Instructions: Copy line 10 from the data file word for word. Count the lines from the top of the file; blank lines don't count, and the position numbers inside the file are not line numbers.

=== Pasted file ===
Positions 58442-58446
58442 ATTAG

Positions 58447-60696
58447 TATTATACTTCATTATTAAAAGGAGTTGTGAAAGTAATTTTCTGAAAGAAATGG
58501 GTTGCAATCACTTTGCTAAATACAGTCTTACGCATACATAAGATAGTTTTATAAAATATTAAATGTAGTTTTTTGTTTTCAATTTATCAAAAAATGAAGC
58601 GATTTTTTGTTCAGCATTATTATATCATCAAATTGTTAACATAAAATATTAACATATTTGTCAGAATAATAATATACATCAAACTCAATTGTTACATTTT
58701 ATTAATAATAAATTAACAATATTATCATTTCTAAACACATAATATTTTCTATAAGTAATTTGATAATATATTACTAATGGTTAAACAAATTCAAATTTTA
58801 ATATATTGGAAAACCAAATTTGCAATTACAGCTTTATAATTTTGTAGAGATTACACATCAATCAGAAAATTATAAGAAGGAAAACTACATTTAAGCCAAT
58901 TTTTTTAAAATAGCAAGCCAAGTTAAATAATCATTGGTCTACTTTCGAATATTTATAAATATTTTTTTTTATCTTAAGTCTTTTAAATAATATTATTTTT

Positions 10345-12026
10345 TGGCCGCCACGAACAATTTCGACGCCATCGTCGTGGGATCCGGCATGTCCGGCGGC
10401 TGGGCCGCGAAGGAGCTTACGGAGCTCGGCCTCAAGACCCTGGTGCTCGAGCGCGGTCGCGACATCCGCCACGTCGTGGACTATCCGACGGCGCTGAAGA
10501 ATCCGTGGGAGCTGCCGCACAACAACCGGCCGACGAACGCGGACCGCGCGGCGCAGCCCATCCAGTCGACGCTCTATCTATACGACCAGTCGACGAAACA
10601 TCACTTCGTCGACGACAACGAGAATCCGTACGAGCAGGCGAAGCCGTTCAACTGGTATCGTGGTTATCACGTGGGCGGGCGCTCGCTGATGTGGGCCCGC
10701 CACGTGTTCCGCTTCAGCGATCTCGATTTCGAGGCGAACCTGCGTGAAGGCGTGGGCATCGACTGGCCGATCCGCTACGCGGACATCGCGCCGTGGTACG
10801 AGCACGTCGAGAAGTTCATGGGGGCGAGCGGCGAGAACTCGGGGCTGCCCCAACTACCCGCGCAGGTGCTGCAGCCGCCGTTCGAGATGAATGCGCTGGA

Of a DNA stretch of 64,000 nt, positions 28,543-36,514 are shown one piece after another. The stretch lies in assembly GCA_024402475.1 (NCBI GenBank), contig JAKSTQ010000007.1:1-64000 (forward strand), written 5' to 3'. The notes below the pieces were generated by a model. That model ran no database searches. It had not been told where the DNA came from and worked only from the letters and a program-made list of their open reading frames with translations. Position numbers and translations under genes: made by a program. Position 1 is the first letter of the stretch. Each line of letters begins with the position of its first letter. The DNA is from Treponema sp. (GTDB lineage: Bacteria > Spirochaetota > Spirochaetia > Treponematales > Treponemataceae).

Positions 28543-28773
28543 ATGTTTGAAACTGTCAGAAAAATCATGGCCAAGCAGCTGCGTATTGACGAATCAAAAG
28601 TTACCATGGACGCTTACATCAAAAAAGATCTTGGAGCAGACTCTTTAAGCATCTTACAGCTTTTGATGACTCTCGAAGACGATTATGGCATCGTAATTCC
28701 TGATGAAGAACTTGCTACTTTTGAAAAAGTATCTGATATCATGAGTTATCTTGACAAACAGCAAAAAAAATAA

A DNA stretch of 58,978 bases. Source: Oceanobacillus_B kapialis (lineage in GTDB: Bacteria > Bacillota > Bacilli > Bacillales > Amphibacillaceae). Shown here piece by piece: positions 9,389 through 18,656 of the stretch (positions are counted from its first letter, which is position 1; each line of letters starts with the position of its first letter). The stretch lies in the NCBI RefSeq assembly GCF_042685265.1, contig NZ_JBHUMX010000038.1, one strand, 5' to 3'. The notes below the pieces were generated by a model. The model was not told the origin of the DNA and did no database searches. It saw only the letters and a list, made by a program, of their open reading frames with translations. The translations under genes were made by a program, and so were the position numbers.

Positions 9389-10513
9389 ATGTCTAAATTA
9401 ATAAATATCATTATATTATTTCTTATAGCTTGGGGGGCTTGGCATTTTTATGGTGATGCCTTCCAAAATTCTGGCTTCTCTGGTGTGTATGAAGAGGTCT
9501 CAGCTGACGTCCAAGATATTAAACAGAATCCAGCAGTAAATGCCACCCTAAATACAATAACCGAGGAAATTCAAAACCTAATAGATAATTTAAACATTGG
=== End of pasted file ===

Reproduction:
Positions 10345-12026